Tag Archives: Texas Instruments

MeeGo Limbo

Several people have asked me to put my thoughts down on Nokia’s new partnership with Microsoft.  Twitter just isn’t the place for it; several 140-characters-or-less postings were met with responses quite distant from where I was going.  I’ll try to say something useful and coherent– but keep in mind this will be an opinion piece.  Very personal.  And lengthy.

To understand my take on things you need to understand where I come from.  Six years ago I was perfectly happy without a cell phone.  I had no need for one, even despised and sometimes pitied people enslaved to them.  And smartphones?  I dismissed the idea entirely.  What would I do with a “computer in my palm”?  How smart could a phone be?   Continue reading

DFW MeeGo Network: Review of First Meetup

As many readers already know, I tried to get local Maemo meetups going around a year or so ago, using the Dallas/Fort Worth (Texas, US) area as a prototype..  Just as the effort began gaining traction, the MeeGo announcement put an unwitting crimp in those activities.  So I was excited and relieved when the MeeGo community finally reached the critical mass necessary for local enthusiast groups.

More information on this effort is available on a specific wiki page, so in this article I am going to focus on the first gathering of the Dallas/Fort Worth (DFW) local group.   Continue reading

Drag-and-drop Process Improvement

When I was young and naive I used to believe in the  Big Lie of the Best Practice.  That is, if one migrates from one employment island to another, their best practice baggage will be warmly accepted and checked in at the new place.  The only problem is, the Not Invented Here cloud can be thick and forbidding.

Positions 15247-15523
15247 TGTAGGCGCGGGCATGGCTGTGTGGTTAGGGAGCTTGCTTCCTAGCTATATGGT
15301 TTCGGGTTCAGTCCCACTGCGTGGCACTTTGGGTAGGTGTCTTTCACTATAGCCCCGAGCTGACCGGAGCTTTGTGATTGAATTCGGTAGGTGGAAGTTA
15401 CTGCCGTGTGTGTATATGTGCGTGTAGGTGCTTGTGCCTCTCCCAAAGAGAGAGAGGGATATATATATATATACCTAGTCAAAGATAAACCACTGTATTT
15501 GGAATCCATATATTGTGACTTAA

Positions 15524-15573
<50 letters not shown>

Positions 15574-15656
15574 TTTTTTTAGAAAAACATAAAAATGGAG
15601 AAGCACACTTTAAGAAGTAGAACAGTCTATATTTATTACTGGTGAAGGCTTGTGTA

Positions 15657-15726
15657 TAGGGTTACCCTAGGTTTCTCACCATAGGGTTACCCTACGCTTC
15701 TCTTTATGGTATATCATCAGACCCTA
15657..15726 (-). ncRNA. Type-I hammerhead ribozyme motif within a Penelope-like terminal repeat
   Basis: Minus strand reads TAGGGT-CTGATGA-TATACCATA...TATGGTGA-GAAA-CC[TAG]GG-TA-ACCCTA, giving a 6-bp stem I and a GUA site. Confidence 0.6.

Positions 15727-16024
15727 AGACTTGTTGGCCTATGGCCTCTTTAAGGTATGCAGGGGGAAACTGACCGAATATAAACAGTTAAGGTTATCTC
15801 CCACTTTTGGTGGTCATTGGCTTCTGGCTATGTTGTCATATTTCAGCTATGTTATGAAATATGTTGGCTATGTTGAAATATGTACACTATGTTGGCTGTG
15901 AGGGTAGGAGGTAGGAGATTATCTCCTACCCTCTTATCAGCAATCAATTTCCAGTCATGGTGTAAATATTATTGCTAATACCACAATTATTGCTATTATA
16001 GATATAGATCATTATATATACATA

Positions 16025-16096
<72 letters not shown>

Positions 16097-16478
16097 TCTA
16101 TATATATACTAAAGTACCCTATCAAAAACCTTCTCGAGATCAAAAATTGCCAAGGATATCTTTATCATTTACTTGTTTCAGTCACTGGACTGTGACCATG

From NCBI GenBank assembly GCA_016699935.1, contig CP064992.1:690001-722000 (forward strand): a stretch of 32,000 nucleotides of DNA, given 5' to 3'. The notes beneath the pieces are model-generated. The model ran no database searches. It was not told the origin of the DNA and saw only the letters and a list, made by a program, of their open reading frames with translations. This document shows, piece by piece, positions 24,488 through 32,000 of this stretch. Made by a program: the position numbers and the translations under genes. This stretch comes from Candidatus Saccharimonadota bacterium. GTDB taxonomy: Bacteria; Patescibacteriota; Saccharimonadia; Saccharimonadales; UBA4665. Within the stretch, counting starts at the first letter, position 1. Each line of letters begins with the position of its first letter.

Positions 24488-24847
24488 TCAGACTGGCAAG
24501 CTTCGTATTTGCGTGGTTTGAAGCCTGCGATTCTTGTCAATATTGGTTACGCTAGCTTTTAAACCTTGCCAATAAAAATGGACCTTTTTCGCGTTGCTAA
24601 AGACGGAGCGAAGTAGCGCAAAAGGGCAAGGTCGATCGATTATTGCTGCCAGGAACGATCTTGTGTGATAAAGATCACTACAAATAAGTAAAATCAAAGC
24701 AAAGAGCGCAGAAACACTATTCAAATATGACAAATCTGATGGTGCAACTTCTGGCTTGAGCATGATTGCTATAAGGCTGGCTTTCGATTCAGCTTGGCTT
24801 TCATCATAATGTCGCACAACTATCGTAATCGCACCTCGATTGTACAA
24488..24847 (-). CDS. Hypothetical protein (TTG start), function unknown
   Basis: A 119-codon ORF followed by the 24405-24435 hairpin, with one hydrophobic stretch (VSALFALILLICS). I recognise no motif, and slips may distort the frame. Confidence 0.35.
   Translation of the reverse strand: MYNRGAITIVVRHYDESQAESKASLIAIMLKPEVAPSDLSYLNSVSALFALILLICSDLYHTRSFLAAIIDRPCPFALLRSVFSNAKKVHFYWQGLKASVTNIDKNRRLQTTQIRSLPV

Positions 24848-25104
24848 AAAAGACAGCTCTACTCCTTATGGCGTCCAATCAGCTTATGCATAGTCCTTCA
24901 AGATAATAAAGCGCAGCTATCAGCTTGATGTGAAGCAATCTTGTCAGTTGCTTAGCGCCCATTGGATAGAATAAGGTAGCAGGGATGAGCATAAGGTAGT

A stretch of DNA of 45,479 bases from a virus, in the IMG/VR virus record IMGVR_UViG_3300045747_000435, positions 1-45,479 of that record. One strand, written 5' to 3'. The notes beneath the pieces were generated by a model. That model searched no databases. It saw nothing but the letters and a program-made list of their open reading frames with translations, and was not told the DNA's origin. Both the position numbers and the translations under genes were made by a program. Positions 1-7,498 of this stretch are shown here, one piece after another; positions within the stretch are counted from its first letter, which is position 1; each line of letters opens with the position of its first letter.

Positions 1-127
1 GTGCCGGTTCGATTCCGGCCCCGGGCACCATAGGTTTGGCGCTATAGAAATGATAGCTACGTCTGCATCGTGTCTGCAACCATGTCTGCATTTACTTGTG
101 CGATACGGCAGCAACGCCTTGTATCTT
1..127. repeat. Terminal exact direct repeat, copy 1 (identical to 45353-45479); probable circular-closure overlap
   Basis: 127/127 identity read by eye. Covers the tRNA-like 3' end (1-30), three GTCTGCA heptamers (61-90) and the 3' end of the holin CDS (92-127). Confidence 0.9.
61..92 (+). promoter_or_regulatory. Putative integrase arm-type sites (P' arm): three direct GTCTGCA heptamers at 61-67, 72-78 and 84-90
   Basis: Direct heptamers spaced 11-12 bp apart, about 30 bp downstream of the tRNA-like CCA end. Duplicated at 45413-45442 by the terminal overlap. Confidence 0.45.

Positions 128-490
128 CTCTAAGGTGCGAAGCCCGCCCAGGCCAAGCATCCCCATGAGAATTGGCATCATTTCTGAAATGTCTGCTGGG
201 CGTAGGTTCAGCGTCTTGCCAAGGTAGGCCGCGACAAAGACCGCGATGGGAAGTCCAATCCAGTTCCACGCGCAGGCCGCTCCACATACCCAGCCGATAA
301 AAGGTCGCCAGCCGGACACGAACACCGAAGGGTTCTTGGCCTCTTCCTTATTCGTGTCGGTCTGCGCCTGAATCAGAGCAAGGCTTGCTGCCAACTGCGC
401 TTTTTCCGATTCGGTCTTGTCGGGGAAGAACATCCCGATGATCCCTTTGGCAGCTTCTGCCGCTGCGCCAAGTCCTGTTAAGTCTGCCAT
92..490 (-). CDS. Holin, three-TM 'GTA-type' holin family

I had the good fortune of cutting my professional teeth at an employer that was functionally well ahead of not only its peers but many other industries as well.  But seven years spent at Texas Instruments (TI) were more than enough to brainwash a budding engineer into thinking their robust, proactive approach to arcane arts like configuration management and process improvement represented some kind of norm.

So imagine my youthful surprise at subsequent employers when attempts to share some truly remarkable business practices and experiences were met with high resistance.  “We don’t care how you did it at TI, welcome to Bob’s Amalgamated Lugnuts”.  Continue reading

Technically Employed: the Survivor’s Tale

I’m going to take a break from the Nokia ecosystem analyses tonight and return to the topic that launched this blog early last year: employment.  Particularly, in engineering, information management and related technical fields.  My career comfort zones.

Some personal bits: I freely admit to being a geek.  I actually love electronics.  And hardware.  And databases.  And designing.  And programming.  And process stuff.  Stitch them together and you’ve created my dream job.   Amazingly enough, I’ve come really close at a few employers.  At The Stanleyworks (now Stanley Black and Decker) I was a drafter who ultimately worked his way up the technical ladder to manage product data and requirements for the Mechanics Tools division.  I was in geek heaven.  Did I mention I love tools, too?  Continue reading